November 5, 2008
Let them eat cake
The election of Barack Obama as President was a moment I'll never forget. It was epic and inspiring and emotional all at once. People cried and celebrated all over the world. It marked a turning point not just for his supporters but for everyone. Most people will tell their children where they were when the first African-American was elected president of the United States.
I, for one, will tell them about my cake. This cake is special for two reasons: one because it marks a personal first for me, as in the first time I've ever felt patriotic enough to make an American flag cake. And two, because my mom always made this cake for the 4th of July and it holds a special place in my family's heart. Mom was very patriotic and loved to bake and throw parties.
I had about 30 people over to watch the election results together. It was a great party. People ate, drank, watched and cheered as the race turned into an electoral landslide. I made lots of food and some people brought food and we went through many bottles of wine and bubbly.
I decorated the house in red, white and blue and had a lot of fun doing it. I made "bombay sliders" (an Indian twist on an American staple, don't ask why) and a warm potato salad with arugula that was a huge hit. The sliders I found in a F&W issue from a long time ago and they have curry and cumin, green onions and cilantro mixed with the beef or ground turkey. Yum. I assembled them on a big platter with heirloom tomatoes (the last from my garden), a piece of lettuce and a curry-mayo sauce.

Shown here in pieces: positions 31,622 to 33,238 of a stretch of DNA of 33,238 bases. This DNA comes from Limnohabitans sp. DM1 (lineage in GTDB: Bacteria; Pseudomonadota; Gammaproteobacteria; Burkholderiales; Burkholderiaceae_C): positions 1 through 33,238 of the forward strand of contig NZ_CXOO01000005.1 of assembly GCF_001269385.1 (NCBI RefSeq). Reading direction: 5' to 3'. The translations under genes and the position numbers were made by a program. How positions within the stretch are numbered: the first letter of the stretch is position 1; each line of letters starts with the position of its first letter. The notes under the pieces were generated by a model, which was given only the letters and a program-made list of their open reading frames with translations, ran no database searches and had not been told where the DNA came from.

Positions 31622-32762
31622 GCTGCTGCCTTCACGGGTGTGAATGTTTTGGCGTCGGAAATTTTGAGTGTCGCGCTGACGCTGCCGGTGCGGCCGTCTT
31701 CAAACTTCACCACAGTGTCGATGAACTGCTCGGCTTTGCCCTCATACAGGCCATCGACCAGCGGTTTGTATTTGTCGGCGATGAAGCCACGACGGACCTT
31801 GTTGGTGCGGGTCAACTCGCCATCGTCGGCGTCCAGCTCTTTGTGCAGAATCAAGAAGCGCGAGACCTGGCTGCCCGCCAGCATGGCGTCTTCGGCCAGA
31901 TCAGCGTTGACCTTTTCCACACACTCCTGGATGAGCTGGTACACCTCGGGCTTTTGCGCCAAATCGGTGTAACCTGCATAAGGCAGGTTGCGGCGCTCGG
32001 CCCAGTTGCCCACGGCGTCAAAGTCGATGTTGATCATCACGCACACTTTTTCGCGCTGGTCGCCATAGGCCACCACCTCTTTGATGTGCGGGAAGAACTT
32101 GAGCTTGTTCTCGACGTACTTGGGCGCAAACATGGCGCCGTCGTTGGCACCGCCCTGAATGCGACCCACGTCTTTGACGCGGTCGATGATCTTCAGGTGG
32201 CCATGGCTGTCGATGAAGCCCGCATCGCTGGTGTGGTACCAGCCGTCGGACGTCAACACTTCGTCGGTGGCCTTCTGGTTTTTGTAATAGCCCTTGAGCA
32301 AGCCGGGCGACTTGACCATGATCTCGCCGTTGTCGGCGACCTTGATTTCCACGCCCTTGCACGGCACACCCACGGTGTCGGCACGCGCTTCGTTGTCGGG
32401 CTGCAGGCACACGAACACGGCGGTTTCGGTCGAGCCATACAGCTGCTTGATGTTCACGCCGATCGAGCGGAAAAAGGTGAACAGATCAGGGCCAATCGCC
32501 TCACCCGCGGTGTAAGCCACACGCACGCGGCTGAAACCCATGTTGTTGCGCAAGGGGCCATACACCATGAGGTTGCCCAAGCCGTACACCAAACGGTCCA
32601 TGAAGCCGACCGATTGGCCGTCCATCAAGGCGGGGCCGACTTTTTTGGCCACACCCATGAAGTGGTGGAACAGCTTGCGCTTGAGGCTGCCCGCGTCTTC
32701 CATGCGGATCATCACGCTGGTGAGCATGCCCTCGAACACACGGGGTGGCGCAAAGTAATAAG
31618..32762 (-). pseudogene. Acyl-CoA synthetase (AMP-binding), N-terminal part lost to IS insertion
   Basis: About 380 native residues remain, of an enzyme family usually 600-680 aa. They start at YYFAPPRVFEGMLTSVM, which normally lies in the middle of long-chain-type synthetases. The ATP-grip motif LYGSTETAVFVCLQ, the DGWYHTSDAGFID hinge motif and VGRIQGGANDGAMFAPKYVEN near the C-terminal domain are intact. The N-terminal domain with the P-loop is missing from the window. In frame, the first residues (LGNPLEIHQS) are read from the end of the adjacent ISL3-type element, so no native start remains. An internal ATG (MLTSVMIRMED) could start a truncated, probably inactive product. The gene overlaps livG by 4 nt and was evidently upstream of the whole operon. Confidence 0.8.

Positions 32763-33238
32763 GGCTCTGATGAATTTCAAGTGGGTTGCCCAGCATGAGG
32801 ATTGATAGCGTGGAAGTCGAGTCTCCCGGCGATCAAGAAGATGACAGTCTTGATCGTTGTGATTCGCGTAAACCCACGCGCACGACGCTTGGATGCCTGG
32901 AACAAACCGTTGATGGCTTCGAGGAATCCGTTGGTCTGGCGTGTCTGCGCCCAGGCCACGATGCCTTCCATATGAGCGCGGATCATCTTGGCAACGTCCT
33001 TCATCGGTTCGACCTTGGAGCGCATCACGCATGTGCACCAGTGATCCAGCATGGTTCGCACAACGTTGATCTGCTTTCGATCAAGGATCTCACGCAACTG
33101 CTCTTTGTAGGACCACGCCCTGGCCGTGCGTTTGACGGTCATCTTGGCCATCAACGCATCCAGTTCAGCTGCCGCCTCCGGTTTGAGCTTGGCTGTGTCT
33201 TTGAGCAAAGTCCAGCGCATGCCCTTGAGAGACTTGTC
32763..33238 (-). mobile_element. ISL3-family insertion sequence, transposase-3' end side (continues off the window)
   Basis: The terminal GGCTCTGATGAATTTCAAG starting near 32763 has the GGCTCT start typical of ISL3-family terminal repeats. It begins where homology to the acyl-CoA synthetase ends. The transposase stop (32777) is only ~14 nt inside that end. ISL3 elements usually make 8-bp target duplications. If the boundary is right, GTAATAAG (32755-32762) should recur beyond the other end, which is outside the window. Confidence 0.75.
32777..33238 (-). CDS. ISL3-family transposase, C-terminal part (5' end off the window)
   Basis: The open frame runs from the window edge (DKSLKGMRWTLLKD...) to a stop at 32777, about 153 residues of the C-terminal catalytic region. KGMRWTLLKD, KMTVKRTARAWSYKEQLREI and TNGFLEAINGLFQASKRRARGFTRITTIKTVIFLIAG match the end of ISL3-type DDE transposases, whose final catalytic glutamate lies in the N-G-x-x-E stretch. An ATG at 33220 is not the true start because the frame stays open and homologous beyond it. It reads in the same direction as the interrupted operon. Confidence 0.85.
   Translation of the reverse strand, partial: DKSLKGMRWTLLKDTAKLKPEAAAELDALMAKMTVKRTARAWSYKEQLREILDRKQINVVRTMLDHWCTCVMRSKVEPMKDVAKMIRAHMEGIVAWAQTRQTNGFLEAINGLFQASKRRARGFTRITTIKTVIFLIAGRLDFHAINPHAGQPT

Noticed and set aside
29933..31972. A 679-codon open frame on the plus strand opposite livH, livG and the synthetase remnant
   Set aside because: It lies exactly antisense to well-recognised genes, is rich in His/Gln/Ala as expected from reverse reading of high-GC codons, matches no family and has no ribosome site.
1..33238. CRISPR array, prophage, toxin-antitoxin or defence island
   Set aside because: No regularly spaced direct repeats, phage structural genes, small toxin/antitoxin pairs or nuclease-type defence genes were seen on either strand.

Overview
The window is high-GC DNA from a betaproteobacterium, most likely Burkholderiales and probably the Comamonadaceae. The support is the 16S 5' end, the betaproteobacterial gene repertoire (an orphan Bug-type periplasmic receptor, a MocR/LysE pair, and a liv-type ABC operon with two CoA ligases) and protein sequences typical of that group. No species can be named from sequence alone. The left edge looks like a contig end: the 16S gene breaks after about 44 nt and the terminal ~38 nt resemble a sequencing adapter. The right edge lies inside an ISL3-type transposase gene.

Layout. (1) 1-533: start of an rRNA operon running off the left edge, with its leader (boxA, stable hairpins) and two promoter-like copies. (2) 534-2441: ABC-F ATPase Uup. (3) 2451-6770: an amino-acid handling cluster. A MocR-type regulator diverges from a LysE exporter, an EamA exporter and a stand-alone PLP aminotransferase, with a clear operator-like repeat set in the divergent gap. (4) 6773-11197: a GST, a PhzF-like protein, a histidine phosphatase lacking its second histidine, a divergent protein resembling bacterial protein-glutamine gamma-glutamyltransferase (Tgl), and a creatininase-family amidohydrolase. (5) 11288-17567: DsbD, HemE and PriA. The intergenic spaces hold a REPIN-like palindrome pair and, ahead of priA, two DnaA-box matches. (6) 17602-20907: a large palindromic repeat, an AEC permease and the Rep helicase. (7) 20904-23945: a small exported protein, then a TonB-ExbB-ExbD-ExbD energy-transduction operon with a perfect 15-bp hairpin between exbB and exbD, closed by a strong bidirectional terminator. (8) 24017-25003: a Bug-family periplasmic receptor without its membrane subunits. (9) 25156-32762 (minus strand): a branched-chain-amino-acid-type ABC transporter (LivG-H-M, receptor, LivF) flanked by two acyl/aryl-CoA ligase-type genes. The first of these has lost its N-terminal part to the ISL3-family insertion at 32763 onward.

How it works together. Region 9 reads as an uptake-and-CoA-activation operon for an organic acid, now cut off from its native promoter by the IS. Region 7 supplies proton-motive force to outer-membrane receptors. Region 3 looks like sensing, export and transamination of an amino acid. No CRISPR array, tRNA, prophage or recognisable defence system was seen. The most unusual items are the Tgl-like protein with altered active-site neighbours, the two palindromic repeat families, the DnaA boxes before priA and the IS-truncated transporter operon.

Other hits included this "mousseline" of three cheeses, pesto and sundried tomatoes in the shape of an egg (something else my mom would have loved), made by our friend Judy Forsythe.
I also made a plate of mascarpone brownies that got eaten in two seconds. But the cake --brought out at the point when Ohio was announced for maximum effect --was the biggest winner other than Obama.
It's just a white sheet cake with cream cheese frosting. The recipe came from the Barefoot Contessa's book and it was a perfect cake recipe--light and moist and very easy to make. This is one I am sure I will make again and again.
The flag is typically made with raspberries or strawberries, and blueberries for the stars. That's fine if it's July and berries are plentiful and cheap. But it's November and they're way out. So I used strawberry jam for the stripes and oh lucky me, I found concord grapes at the market that were perfectly round and blue! They have the tiniest of seeds but the the kind you don't mind eating. I can tell you that nobody minded eating them on this cake.
So when my Election Party 2008 was over and all that remained was the star confetti on the floor, I smiled and went to bed happy and feeling hopeful for the future.